In a study carried out by Statista, collaborating with colleagues/clients took second place on the list of the biggest challenges of working remotely in 2020 (it was mentioned by 35% of respondents, ex aequo with separation/loneliness). It’s no surprise, as there are some possible, typical issues stemming from teams working remotely, such as time zone differences, language differences (it usually boils down to the English proficiency in various countries), and cultural barriers (for example, a different work ethic or communication that’s more or less direct than you’re used to).
Benefits of cross-team collaboration
Problems aren’t everything. When you overcome them, you can find some inherent benefits and advantages to cross-team collaboration.
Better information flow
One of the things that’s certainly worth mentioning is that when a software house works closely with the client, the information tends to flow much better between both teams (compared to the scenario in which both sides only communicate occasionally and the client’s team isn’t part of the day-to-day work on the project). That information flow makes it easier to understand the client’s needs and meet his or her expectations. Thanks to that, the project can get done faster and with less hassle.
Free-flowing information can – and probably will – also lead to people learning new things and skillsets. Being able to use another technology stack or solution is always valuable for a software developer, no matter the company he’s working for at a given moment. Aside from the technology, team members can also learn some good practices and ways to deal with problems that their colleagues – accustomed to a certain way of working and thinking – may not have come up with. We have several projects in our portfolio during which we taught the clients – used to working in the Waterfall model – some elements of the Agile methodology. They still use that knowledge today, and to good effect. In one case we even created entire Scrum teams that have been working with the client for a couple of years now. Everyone is very happy with the results.
Change of pace and fresh ideas
And finally, another valuable thing cross-team collaboration can offer is a welcome change of pace and/or environment. Your software developers can meet new people and break their everyday routines, which in turn can do wonders for morale and help immensely when it comes to overcoming typical creative blocks – it can be really important nowadays when you can’t always be sure if normal human contact (especially with people from outside your team, who you don’t see on everyday video calls) will be an option.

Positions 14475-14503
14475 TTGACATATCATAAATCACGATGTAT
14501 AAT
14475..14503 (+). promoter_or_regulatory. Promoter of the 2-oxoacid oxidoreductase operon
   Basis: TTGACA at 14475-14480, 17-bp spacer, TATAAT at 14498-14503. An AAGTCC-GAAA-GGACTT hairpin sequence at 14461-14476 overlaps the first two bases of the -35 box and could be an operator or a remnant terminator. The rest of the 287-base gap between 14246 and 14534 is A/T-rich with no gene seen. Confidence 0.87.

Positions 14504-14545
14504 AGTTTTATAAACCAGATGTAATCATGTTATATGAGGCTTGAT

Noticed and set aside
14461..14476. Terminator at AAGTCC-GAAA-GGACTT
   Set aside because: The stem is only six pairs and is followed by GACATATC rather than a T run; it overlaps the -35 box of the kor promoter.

Everyone has something to gain from cross-team collaboration
In the end, what you get out of the cross-team collaboration is down to your specific circumstances. Such projects tend to be more desirable for the clients because they offer them solid control over what’s going on, and often allow employees from the in-house IT departments to learn some new skills – since software houses are accustomed to working with different technology stacks and solutions. It’s not a one-sided deal, however – software companies can get some valuable domain knowledge and know-how (characteristic of your industry) in return.
Cross-team collaboration – 7 useful tips
Here are several useful tips – practical things you can do to make your cross-team collaboration as seamless and beneficial as possible.
1. Know which solution works well for you
Let’s start with something quite obvious, yet often overlooked. Before you take any steps and make any important decisions, you should evaluate and check which of the available solutions will work best in your company’s case. For example, it isn’t always necessary to hire an entire team (so-called team leasing) of software developers from an outside vendor. Outsourcing isn’t a miracle solution – it won’t fit every circumstance. Sometimes using off-the-shelf software will be a better idea. In some cases recruiting a new developer to your own IT department or body leasing one or two developers for a while will be quite enough.
2. Establish a clear ruleset and dedicated communication channels
When you know that hiring a team from outside is what you really need, the first – and in all honesty probably the most important – thing you need to do is establish clear rules for the freshly started cross-team collaboration. There should be a clear chain of command so that team members know who to talk with in case of any problems (in fact, often it’s best to specify one contact person from each team – for example, a Product Owner and a Project Manager).
You need to set boundaries (for example, specify tasks and work hours for both sides) and goals. People need to know what they’ll have to do, and you should try to be as specific as you can. That’ll help organize the work better, and in some cases, it might also help calm your team members down – for example, your in-house IT specialists will know precisely what the outside vendor was hired for and might fear losing their jobs a bit less.
It’s also a good idea to create a list of all the team members involved in the project (along with their position, contact information, and maybe some other details, like work hours or time zone, if that’s necessary) and establish some dedicated communication channels – Slack channels, Jira tasks, and so on. That should help address some of the remote work issues, improve cross-team collaboration and make everyday contact more seamless and less problematic. If you’re not sure what tools you should use, consult the other team (or Stack Overflow’s Developer Survey).